You can if you want, but despite what some people will claim, it probably won’t make much difference.
As long as any client devices lack support for IPv6, your server will need to support IPv4. In contrast, thanks to NAT, an IPv6-only client device will always be able to connect to an IPv4-only server.
This asymmetry occurs because servers generally must have “public-facing” addresses not behind NATs, while client devices can easily be behind NATs, and a NAT can translate from IPv6 to IPv4 if needed.
In theory, removing the need for NAT in order to access your server could give a performance improvement. But as mentioned above, NATs generally do not create a noticeable performance impact.
Not much. Petitions, letter-writing, and complaining have not been particularly effective despite 20+ years of trying.
Running an IPv6-only server, so that only clients with IPv6 (either pure or with dual-stack IPv4) can reach your server, is a sometimes-proposed method. Unfortunately, no service that has tried this technique has ever become popular enough to apply any real pressure.
One thing you can do is build your new, private networks primarily on IPv6. This helps ensure that applications support IPv6, saves you the trouble of maintaining IPv4 inside your private network, and ensures you are IPv6-ready even if your ISP is not.
Yes. All the IPv4 addresses have been allocated and no more will appear.
However, there is an active market for IPv4 addresses. Recently (in 2021) it was announced that Amazon purchased millions of IP addresses at a cost of about $40 each. The total amount spent sounds spectacular in aggregate, but a single IPv4 address can be stretched very far. Thanks to TLS SNI, load balancers, and NATs, you can share a single address across many devices. At the current price, even small organizations can easily afford to buy or rent hundreds of IPv4 addresses.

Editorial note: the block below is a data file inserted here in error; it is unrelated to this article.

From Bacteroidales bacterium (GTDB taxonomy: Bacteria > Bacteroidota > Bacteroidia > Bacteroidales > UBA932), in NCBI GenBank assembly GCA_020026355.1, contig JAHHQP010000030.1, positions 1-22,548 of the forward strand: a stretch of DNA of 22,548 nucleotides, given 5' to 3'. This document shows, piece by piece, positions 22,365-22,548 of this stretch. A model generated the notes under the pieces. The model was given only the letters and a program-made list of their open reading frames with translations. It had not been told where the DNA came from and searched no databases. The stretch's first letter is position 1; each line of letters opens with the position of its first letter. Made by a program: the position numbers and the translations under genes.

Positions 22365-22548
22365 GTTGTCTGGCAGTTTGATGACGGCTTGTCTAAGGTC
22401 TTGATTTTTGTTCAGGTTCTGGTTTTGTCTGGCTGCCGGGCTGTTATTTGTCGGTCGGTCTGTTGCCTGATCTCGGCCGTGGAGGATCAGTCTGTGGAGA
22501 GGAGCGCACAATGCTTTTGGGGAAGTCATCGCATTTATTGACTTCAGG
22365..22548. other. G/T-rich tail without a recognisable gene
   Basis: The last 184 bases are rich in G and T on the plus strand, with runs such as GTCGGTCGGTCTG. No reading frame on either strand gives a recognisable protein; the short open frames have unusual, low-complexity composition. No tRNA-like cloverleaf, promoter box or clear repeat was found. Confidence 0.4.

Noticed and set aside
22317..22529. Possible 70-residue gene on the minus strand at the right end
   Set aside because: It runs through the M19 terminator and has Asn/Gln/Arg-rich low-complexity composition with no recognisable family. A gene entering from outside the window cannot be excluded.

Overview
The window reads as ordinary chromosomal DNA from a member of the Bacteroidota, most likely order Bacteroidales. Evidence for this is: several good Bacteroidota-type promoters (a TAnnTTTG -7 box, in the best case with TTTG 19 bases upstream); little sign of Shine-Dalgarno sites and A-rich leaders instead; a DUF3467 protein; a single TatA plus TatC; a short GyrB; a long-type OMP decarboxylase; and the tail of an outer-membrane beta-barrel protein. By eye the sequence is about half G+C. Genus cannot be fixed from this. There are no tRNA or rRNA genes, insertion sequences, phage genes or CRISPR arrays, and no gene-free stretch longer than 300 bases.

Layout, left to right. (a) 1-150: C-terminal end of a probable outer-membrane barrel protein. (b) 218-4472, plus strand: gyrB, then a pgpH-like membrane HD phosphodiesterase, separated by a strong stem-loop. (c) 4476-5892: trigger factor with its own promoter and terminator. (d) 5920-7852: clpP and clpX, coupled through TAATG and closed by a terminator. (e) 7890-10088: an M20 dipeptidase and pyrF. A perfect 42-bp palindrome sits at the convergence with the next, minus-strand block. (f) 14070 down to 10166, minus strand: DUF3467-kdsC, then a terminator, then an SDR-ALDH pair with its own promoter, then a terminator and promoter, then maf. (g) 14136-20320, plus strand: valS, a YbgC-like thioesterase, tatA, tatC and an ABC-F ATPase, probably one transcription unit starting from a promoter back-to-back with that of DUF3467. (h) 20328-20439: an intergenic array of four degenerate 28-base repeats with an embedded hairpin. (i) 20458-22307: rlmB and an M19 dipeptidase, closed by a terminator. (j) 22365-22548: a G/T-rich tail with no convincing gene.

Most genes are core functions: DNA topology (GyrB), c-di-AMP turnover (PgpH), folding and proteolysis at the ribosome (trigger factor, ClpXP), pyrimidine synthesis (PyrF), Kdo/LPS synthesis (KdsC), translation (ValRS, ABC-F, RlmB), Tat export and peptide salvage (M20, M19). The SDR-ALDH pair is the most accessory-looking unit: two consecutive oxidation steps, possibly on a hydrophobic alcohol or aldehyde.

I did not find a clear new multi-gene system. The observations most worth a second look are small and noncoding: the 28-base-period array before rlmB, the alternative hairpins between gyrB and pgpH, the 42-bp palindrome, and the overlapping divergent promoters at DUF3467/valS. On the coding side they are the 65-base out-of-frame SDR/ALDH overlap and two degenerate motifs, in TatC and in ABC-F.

What we expect to see is that more and more IPv4 addresses will be purchased for server use, while more and more client devices will be hidden behind fewer and fewer IPv4 addresses using CGNAT.
The price of an IPv4 address will likely continue to rise, encouraging ever-more-complicated hacks and optimizations in order to conserve them.
Yes. Kind of.
The dream of an IPv6 world where every device can simply connect to every other device, directly, will never materialize. See our blog post, Absolute scale corrupts absolutely, for why this ideal is no longer considered ideal.
In How NAT traversal works, we discussed various techniques for opening firewall ports so a direct connection can be established between two devices, both behind firewalls or NATs. Because direct, un-firewalled connections are no longer considered desirable, all peer-to-peer connections will need to do such tricks in order to work, even in an IPv6 world. Luckily though, the tricks are likely to be easier and to have fewer edge cases in an IPv6 world.
On the other hand, you usually cannot assume all your peers support IPv6, and you will not be able to do so for a very long time. That means every app now needs to support both IPv4 and IPv6, which creates more effort and frustration, not less. The resulting code is often poorly tested by developers (usually the IPv6 part).